Itamar Zorman (violin)
Reviewed by: Lewis M. Smoley
Reviewed: 25 March, 2011
Venue: Avery Fisher Hall, Lincoln Center, New York
Over its long history the Juilliard Orchestra has achieved a well-deserved reputation as the leading music-school orchestra in the US. Its members, soon to embark on professional careers in music, take to the assigned repertoire with enthusiasm, diligence and a sense of adventure, inspired by guiding maestros. One such, James DePreist, this year vacates the post of director of conducting and orchestral studies at Juilliard, having served since 2004. DePreist has had a distinguished career, as music director and guest-conductor with celebrated orchestras and has assisted such as Leonard Bernstein and Antal Dorati. He is also an accomplished poet and has been awarded numerous honorary degrees. Unfortunately, he lost the use of his legs and conducts from a wheelchair. Even with this impediment, he commands attention and respect.
Itamar Zorman, born in Israel in 1985, a Juilliard graduate, and a prize-winner, has a very promising career ahead of him. His skillful handling of the rigors of Alban Berg’s Violin Concerto was ample evidence of his considerable talents. Berg had already agreed to write a concerto for Louis Krasner when he received word of the tragic death of the 18-year-old Manon Gropius (daughter of Alma and Walter). The concerto is dedicated “to the memory of an angel”. The first part of the work contains a portrait of Manon, the second-section Allegretto, according to Berg’s friend Willi Reich, “captures the vision of the lovely girl in the form of a graceful round dance with at times a gentle, dreamlike quality…”. Beginning with a shriek, the following Allegro that begins Part two conjures up the horror of the death struggle, broken only by the last memory of life ebbing. To begin the succeeding Adagio, the chorale ‘Es ist genug’ (It is enough) from a cantata by Bach is quoted, a telling musical reference. Although this concerto is not as metrically or rhythmically complex as other works by Berg, the Juilliard players seemed hesitant through much of the opening, DePreist keeping them at bay for the most part in favor of the soloist. Zorman showed off the warm and full-bodied tone of his Guarneri to splendid effect in the more lyrical phrases. Although DePreist maintained an overall balance that supported the soloist, occasional rhapsodic effusions did manage to cover the soloist’s breezy repartee. The playing seemed more focused during the challenging Allegro section, while the concluding Adagio, though played with considerable intensity, seemed short on depth of feeling.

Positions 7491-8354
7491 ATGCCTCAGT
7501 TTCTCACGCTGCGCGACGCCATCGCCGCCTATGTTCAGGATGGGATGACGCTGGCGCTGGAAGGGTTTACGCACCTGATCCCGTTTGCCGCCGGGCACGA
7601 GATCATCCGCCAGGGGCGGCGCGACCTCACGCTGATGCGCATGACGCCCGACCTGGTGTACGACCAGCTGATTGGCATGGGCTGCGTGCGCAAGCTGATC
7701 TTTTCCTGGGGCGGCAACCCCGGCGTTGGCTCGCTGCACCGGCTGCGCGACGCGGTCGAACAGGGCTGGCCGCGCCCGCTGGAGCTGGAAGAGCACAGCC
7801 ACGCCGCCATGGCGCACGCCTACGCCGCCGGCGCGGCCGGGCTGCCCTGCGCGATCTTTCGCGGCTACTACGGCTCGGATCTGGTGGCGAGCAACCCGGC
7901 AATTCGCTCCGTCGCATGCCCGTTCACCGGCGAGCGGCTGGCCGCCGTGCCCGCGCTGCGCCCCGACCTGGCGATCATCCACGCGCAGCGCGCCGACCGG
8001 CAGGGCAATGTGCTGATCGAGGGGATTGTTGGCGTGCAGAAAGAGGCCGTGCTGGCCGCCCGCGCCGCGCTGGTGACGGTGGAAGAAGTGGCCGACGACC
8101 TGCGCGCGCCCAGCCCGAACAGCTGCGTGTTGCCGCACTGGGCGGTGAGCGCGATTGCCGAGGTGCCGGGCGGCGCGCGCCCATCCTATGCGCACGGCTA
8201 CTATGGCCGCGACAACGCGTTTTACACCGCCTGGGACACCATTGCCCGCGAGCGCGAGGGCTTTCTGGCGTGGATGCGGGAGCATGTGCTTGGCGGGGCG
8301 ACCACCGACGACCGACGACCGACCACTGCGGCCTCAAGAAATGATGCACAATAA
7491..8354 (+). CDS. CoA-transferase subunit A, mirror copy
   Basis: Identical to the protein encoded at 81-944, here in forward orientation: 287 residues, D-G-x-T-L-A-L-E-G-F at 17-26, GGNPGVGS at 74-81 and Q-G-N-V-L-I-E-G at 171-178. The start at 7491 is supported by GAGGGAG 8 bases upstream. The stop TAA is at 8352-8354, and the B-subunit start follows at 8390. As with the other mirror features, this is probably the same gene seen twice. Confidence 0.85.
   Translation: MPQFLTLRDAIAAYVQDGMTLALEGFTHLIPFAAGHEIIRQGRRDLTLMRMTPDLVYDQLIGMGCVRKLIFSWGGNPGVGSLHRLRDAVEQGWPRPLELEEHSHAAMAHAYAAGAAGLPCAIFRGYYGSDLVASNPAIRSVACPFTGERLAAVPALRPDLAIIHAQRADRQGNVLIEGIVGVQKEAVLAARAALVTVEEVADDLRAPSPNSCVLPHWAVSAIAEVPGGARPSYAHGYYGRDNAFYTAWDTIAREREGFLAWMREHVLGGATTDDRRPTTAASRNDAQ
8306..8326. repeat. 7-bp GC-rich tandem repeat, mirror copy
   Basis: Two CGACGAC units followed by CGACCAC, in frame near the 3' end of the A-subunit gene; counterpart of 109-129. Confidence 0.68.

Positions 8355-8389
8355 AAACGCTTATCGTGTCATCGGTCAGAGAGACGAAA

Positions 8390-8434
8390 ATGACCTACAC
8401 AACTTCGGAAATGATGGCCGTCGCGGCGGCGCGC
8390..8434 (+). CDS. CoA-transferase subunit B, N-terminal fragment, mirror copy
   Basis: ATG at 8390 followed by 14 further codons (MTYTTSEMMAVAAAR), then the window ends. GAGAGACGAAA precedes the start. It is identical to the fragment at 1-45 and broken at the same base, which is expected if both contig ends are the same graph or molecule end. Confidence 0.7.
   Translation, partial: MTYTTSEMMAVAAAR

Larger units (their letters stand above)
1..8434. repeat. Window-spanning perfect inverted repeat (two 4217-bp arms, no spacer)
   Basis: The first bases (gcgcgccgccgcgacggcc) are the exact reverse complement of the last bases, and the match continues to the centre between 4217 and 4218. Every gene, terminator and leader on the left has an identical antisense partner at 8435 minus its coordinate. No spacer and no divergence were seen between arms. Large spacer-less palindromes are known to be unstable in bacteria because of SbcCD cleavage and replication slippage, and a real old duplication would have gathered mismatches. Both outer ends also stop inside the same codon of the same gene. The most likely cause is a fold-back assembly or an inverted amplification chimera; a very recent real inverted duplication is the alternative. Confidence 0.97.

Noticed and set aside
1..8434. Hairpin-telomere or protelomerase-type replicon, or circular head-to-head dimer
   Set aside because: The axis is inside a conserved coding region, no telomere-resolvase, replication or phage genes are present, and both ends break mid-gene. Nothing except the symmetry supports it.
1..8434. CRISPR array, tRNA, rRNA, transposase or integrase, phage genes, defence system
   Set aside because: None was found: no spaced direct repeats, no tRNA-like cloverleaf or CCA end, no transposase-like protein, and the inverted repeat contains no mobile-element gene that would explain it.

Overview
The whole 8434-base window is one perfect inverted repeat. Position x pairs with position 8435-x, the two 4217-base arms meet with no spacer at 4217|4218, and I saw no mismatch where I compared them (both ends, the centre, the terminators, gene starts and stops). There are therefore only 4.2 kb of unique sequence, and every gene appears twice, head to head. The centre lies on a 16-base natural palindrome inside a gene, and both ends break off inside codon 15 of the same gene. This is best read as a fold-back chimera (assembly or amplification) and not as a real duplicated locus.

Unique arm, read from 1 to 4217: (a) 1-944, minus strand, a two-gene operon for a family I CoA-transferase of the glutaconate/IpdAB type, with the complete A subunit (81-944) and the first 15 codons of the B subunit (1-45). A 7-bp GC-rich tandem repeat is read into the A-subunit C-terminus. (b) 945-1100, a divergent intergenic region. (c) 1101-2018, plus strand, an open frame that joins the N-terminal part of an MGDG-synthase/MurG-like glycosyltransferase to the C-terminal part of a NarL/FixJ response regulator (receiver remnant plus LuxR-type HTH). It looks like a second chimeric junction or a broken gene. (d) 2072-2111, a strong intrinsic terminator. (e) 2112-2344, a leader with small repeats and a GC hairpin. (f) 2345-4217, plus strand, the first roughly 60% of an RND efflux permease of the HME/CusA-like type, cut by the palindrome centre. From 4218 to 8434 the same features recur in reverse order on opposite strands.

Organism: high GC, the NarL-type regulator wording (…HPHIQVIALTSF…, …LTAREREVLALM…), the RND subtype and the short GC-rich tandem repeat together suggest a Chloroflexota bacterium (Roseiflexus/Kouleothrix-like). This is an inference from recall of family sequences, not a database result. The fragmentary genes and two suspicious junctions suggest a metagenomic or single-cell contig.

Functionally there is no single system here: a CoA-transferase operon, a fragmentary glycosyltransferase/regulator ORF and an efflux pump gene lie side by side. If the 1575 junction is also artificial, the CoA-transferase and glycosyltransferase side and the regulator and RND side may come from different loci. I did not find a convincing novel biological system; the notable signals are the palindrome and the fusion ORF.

In his recording with the London Symphony Orchestra, DePreist approached Mahler’s Fifth Symphony from a generally conservative viewpoint. He was similar with the Juilliard players. Not given to affectation in his handling of lyrical material or excessive contrasts in either dynamics or tempos, he led a rather staid performance. For the most part the performance was played well, particularly by the strings, but brass guffaws were too numerous to be insignificant. After a straightforward opening trumpet tattoo, the melancholy main theme had just the right degree of flexibility. But soon thereafter a noticeable increase in tempo impelled the music forward as if seeking some indeterminate goal. Had such impulse been consistently applied, it might have added the greater intensity that was occasionally lacking. The vehement second movement was generally understated and suffered from a sluggishness that may have caused the string ensemble to get muddled. Brass was restrained, although this section came alive for the first statement of the chorale that returns at the symphony’s end. The scherzo was here the least successful movement, suffering from lack of spirit, particularly problematic given that this is the symphony’s longest movement. DePreist made effort to pump some life into it, but the orchestra members seemed either uninvolved or simply unable to express the Viennese lilt that can make this music bubble over with joie de vivre. As a result, execution became mechanical. Only during the rapid conclusion did this music come to life. Strings and harp gave a generally fine reading of the Adagietto fourth movement, although the cellos failed to play their augmented version of the beautiful main theme with sufficient expressivity (marked seelevoll, soulful). The Allegro giocoso tempo for the finale needs to be sufficiently upbeat if a performance of it is to succeed. But DePreist set a too-cautious pace. Instead, dynamics became restrained, temperament mollified, with playing anemic and tempos sometimes sluggish. Only the reprise of the chorale brought relief from this tiresome performance.
Notwithstanding such problems, the audience was enthusiastic. It is always a delight to see so many young people, especially when many come to cheer their friends and fellow-students, who we all hope will keep the fires of classical music ever burning brightly.